Even today, Dunford is a freelance copywriter who writes novels in his spare time. He began working on The Scene Stealer around the same time that he finished Making A Killing. His storylines are easily broken down into smaller chunks, so he’ll spend his Saturdays and Sundays working on a specific chapter or developing certain characters.

“The style of world he lives in,” Dunford says of Mitchell, “the kind of friendships he has, the kind of people he knows, does reflect what my life is like. I like to think it’s a very inclusive, diverse world…. I’m trying to honour my own reality with all of the books.”

It’s true that Dunford is well known in the world of gay fiction. He’s included in The Gay Detective Novel: Lesbian And Gay Main Characters And Themes In Mystery Fiction by American Judith A Markowitz, published in December 2004. But he says he writes for a broader audience and would like to be better known in them as well.

What’s unusual is that a Canadian is writing this type of popular genre.

“The idea that a Canadian novel could be a page-turner seems strange enough,” he says. “There aren’t that many Canadian novels that are intended to be entertaining. We obviously have great, serious literature, and some of it is quite compelling and becomes page-turners, but our culture really has not encouraged literature as entertainment yet.”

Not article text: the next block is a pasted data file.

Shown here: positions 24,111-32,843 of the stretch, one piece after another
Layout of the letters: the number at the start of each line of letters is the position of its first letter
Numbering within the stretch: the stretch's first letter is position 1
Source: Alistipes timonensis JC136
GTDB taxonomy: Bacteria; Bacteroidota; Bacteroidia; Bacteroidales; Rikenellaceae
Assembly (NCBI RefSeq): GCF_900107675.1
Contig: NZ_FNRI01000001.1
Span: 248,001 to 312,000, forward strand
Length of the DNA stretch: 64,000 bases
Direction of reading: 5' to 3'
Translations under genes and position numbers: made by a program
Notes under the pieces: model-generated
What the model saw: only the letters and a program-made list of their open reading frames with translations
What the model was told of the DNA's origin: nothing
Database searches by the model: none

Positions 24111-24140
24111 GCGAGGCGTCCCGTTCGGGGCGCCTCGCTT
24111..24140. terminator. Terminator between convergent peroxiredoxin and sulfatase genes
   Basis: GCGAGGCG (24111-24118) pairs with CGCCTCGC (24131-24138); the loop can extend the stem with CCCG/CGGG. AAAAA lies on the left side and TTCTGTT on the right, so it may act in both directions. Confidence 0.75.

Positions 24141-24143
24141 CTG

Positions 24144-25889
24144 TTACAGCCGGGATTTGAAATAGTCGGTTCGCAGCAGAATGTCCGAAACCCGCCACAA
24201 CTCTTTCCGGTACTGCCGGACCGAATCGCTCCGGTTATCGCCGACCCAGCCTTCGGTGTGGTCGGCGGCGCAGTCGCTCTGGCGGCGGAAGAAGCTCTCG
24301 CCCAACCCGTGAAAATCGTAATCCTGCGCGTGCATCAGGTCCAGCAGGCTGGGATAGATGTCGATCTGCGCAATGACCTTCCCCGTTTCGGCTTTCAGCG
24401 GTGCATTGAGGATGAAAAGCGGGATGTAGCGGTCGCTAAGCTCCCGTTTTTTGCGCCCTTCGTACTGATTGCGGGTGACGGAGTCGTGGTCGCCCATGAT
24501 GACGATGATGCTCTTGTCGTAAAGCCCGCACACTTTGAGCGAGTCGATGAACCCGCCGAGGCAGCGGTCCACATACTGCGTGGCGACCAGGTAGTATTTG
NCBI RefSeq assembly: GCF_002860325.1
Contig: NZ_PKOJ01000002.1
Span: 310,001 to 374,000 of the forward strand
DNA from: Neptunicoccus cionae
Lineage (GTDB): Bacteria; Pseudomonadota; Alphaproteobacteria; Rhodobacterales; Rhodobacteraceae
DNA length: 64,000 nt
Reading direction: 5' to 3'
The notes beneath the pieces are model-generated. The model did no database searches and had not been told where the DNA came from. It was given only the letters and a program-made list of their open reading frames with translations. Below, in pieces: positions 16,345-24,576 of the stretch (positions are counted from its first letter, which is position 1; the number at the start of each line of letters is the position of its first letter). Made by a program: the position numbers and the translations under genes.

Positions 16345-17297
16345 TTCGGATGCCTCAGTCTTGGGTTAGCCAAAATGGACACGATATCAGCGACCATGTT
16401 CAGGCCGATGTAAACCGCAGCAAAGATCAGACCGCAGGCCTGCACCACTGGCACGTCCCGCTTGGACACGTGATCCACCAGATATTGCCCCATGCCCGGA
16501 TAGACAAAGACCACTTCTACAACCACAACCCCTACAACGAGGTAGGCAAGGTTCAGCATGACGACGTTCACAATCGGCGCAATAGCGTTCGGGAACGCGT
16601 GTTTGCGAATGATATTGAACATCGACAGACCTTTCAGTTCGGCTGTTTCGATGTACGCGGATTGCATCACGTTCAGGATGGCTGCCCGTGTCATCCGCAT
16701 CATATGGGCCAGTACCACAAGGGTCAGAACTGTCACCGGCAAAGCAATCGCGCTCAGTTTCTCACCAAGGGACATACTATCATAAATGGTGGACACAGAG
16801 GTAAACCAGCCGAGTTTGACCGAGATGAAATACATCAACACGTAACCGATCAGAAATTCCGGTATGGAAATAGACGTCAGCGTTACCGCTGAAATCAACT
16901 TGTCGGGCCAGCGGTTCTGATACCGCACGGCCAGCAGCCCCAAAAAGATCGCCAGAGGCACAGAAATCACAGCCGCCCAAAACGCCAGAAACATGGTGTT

It may be fun, and people have had lots of nice things to say about them, but some critics have tried to spoil the party. For example, one reviewer had this to say about the dialogue in Soon To Be A Major Motion Picture: “It wouldn’t be so bad if the talkers offered the occasional incisive insight to break the monotony of their pop-cult knowingness, breezy irony and earnest success-craving, but they generally don’t, and their exhaustive chitchatting eventually loses much of its intended charm.” But then Ann Bancroft loved it, so there you go.

“I resent that sometimes,” says Dunford, of accusations of frothiness. “It gets my ire up because I do intend [my work] to be fun and fast, but sometimes, to me [those criticisms imply] it’s not written with care or intelligence. But to create that light effect is probably more challenging than creating something heavy because there has to be so much delicacy involved in telling the story.”

He would like to see his writing become self-sustaining, but the future will likely be more about art than commerce.

“It’s a way of me appreciating my own life and seeing my own world and telling my own version of reality,” he says. “That gets frustrating and vexatious too, but in the end that’s what art, I guess, is supposed to teach the artist, to be present and appreciate what’s here.”

* Warren Dunford reads with Hal Niedzviecki and John Lavery at Harbourfront’s Brigantine Room (235 Queens Quay W) at 7:30pm on Wed, Mar 2. Tix are $8; call (416) 973-4000. He’s also part of the Wilde About Sappho tour with Anna Camilleri, Dionne Brand, Sky Gilbert and RM Vaughan, which stops at Guelph’s Chalmers United Church (50 Quebec St) at 3pm on Sun, Mar 6. Tix are $10 advance; $12 at the door. There’s a post-reading gala for $40 (inclusive); call (519) 824-4120, ext 53147.